ANSWERING

ANSWERING

 

If someone says

You didn’t see that,

say But I did. 

And I heard it, too.

 

If someone says

Surely that’s not

what you think, say

That’s what you think.

 

If they say  

You shouldn’t feel

that way,

say Ha!

should has nothing 

to do with it.

 

If they say

You shouldn’t say

things like that,

say Just listen.

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THINGS SHE DID

THINGS SHE DID

Once I was a fisherman

until I caught the talking fish

and ate it—against its objections—

and now I cannot speak

of anything but blue.

 

Once I was a bookbinder

until I bound a volume

of verses about flowers.

Now I am trapped by fragrances

and the lullabies of bees.

 

I was a grave-digger

alone among the stones

with the cool earth around me

until all I could do was

sing to the shovel, and the clay.

 

Once I was a weaver

but one day my fingers tangled

in the web and pulled me in.

Now I go on and on,

a tapestry of knot and scrap.

THE DIARIES OF ELLA WARNER FISHER

Here is the last of the Sheldon Museum poems. This is a “found” poem made up of entries from the diary of Mrs. Fisher, a Vermont poet who lived from 1853-1937. I’ve been reading and blogging her diaries for years. Most of the diaries are in the archive at the Sheldon.

 

THE DIARIES OF ELLA WARNER FISHER

Mop, mend, make pies, bathe the children.

A burden to be unequally yoked.

Dig up a lily and plant it in the yard.

Every day subject to the same blight.

A beautiful day, long to be remembered.

Gertrude has mumps.  Mop and mend.

Henry cleans harness in the kitchen.

All attend service but Helen and Grace.

War bread, two meatless meals.

Anna & Henrietta go to the woods for flowers.

Tuttle takes down the stove.

Mend the stockings.  Make mince pies.

Henry carries Grace to her school.

Terrible fighting in France.

Gingham comes for Henrietta.

Ruth and I kill and dress two hens.

Dreaming among my poems.

Letters from Ashton and Helen.

Sick headache.  Go down street.

Anna receives a silver spoon.

A hateful wind blowing.

My boy, my poor boy!

They of the few, the tried and true.

Benjamin and Tuttle bring the body home.

Rain.  The white washing piled in chairs,

stark as so many ghosts.

ONCE UPON A TIME, THE STORIES TOLD

ONCE UPON A TIME, THE STORIES TOLD

 

about the path in the forest

and what you’d find if you strayed.

How manners matter,

respect for elders, kindness

to strangers, even giving them

your last crumb. When it comes

to the point, respect, too, for animals,

because you never know.

About how careful you must be

when you make promises and

what happens if you don’t keep them.

How dangerous it is to offend old women.

(Never, ever, offend old women.)

They told what happened

if you lied, stole from the poor.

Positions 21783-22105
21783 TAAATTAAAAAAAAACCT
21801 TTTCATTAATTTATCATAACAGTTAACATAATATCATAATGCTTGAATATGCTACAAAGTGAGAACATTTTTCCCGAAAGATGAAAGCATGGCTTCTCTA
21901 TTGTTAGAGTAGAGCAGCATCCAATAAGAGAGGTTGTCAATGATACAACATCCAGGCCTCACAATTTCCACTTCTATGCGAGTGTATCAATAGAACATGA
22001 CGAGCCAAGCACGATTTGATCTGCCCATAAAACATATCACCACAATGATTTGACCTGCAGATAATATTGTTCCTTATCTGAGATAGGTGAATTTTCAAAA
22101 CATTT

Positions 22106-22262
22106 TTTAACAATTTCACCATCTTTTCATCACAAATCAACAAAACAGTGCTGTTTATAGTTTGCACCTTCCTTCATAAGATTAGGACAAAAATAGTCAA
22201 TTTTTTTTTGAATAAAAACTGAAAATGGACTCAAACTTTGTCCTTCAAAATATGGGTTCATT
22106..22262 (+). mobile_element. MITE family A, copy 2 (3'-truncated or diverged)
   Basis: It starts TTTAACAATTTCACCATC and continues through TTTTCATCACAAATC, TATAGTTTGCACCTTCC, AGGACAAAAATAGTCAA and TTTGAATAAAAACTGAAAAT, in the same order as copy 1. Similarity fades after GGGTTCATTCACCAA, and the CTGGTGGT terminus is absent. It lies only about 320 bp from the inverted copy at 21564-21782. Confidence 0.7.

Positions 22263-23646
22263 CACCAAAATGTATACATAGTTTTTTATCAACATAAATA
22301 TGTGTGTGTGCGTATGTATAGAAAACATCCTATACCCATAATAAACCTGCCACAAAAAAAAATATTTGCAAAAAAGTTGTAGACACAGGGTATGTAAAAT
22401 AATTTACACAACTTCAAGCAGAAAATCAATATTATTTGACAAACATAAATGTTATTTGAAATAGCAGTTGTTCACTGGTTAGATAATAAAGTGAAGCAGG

They told what always happened

to people who wanted to be like god.

THE PLEASANTEST THING

THE PLEASANTEST THING

He can sing the last word of every line—

the swing song I sang to his father,

that my mother sang to me.

 

In his small world, the garden

is still green and the wideness

he sees is safe. “Turn up your toes,”

 

I tell him. And I push him

on the orange soles of his shoes

and he laughs. Later, we’ll have

 

lunch, and maybe he’ll take a nap.

I can protect him from bees,

from sunburn, from sharp knives,

 

from tumbling down the cellar stairs.

Not from overturning boats,

from hunger and guns. Pushing

 

the swing, singing away,

I think about grandmothers

lifting children above the waves,

 

breaking the last bread,

huddling behind the last wall.

Their strength, their tears.

 

What can they do

but hold tight and die too.

There is no fiercer love.

CRANKY

CRANKY

 

The old women are cranky.

They turn, squeaking, resistant.

They like their routines:

coffee, silence, good bread.

What’s the point

of bad weather?

Of more books about childcare and food?

Those people in Washington—

well, what do you expect

if people stare at a screen all day?

Somebody has to make the bread

and wash the quilts

and feed the kids

and walk the dog.

Somebody has to remember

the reasons,

tell the stories,

sing the songs

everybody used to know.

FIFTH SUNDAY OF EASTER, CONSIDERING THE LILIES

FIFTH SUNDAY OF EASTER, CONSIDERING THE LILIES

The white plaster image

of crucified Jesus hangs

above the altar.  Its feet

are deep in potted Easter lilies.

 

I’ve always prefered Christus Victor

to dead Jesus, and I do not care

for potted lilies, sitting there

in their green-foil pots, trying

 

to represent Resurrection and Spring.

They smell like overheated rooms

full of unnecessary things. It’s odd—

the white lily is one symbol of Mary

 

who had no idea what she was getting into

when she said yes to the improbable task.

Look at those Renaissance paintings—

the poor girl looking up from her prayers

 

at that angel with its lily.

When I am an old lady

confined to my house or some other place,

I pray that no young minister will come

 

calling on the fifth Monday of Easter,

bearing a potted lily.

When I was a young minister,

I bore far too many,

 

though I suppose I meant well.

The old ladies, who knew a thing

or two about prayer, were,

for the most part, gracious.